(That and I found the coolest light up traffic light at Hobby Lobby and made it a fixture in our class - it's the little things that make me happy). ;)
I'm planning on doing student-led conferences near the end of the year this year, so I wanted to make sure their portfolio pieces contained a lot of reflections they could refer back to - not only for the conferences at the end of the year, but also to drive their everyday goals.
- red shows an area where they know they need to improve
- yellow shows an area where they are working on and improving in ... but can continue to work on
- green shows their strengths - something they are really proud of
They also used the red, yellow, and green to mark their own writing and show where the areas were in their writing. When finished, the reflection sheet was stapled to the back of their writing, and placed in their portfolios.
We also used the traffic light reflection on our summary of learning at the end of our math unit this week. As part of our review before our summative, I do a "summary of learning" where they come up with and reflect on all our learning goals from the unit (this time using "I Can" instead of "I Will" because it's the end of the unit). I did a class anchor chart, and students copied this into their own notes. I then asked them to individually reflect on those goals - putting a traffic light dot beside each goal, depending on their level of comfort with the goal. I reminded them to let this help drive their studying and review for the test - spending more time on concepts they felt were a yellow or red.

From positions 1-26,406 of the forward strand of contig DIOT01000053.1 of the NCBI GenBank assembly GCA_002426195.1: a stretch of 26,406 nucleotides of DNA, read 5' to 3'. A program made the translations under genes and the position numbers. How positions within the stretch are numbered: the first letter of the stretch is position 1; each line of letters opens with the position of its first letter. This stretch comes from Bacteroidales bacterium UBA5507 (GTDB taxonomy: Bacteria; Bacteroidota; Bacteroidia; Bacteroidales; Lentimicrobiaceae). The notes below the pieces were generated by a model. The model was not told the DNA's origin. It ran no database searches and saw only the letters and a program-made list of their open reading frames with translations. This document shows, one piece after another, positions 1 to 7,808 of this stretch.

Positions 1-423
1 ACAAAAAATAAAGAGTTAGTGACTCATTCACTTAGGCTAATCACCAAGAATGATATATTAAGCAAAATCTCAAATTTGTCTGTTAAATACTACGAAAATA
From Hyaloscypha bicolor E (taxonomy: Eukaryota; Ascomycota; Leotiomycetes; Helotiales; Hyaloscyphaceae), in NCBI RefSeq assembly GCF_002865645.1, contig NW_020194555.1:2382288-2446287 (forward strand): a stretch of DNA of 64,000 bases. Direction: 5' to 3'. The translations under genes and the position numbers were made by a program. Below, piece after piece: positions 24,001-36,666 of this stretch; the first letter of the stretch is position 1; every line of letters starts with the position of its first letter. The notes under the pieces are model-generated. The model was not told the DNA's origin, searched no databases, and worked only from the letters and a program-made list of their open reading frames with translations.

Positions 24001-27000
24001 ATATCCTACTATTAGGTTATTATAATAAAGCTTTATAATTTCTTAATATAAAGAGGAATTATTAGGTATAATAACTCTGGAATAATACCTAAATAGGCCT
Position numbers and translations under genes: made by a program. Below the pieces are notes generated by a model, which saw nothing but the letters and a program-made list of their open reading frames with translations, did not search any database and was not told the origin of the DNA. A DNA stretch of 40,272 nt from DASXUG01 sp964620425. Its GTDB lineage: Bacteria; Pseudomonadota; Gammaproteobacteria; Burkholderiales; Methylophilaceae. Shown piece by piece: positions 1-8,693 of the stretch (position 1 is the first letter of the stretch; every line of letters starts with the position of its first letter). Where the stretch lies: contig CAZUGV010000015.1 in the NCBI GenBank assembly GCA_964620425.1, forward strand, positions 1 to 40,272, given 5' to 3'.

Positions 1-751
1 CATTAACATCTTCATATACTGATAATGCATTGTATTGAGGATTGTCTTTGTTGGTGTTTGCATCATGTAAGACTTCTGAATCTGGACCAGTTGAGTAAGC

We also reflected as a whole group - asking everyone how they felt about a specific goal, and taking a vote for the traffic light reflection dot for each goal. This was done on our anchor chart. This gives me a great insight into which areas to do a little more review on before the summative, and I can see who to quickly pull for a little small group practice. I usually get asked, "Do students really want to admit they don't understand and put down a red dot on their paper, or raise their hand for a red dot?" And my answer is YES. I've done traffic light comprehension dots (and now reflection dots) for 4 years now, and my students have always been willing to admit where they need a little extra help without any apprehension or embarrassment at all. And I am so thankful for that. And so are they - knowing it's one way of letting me know they need a little extra something from me.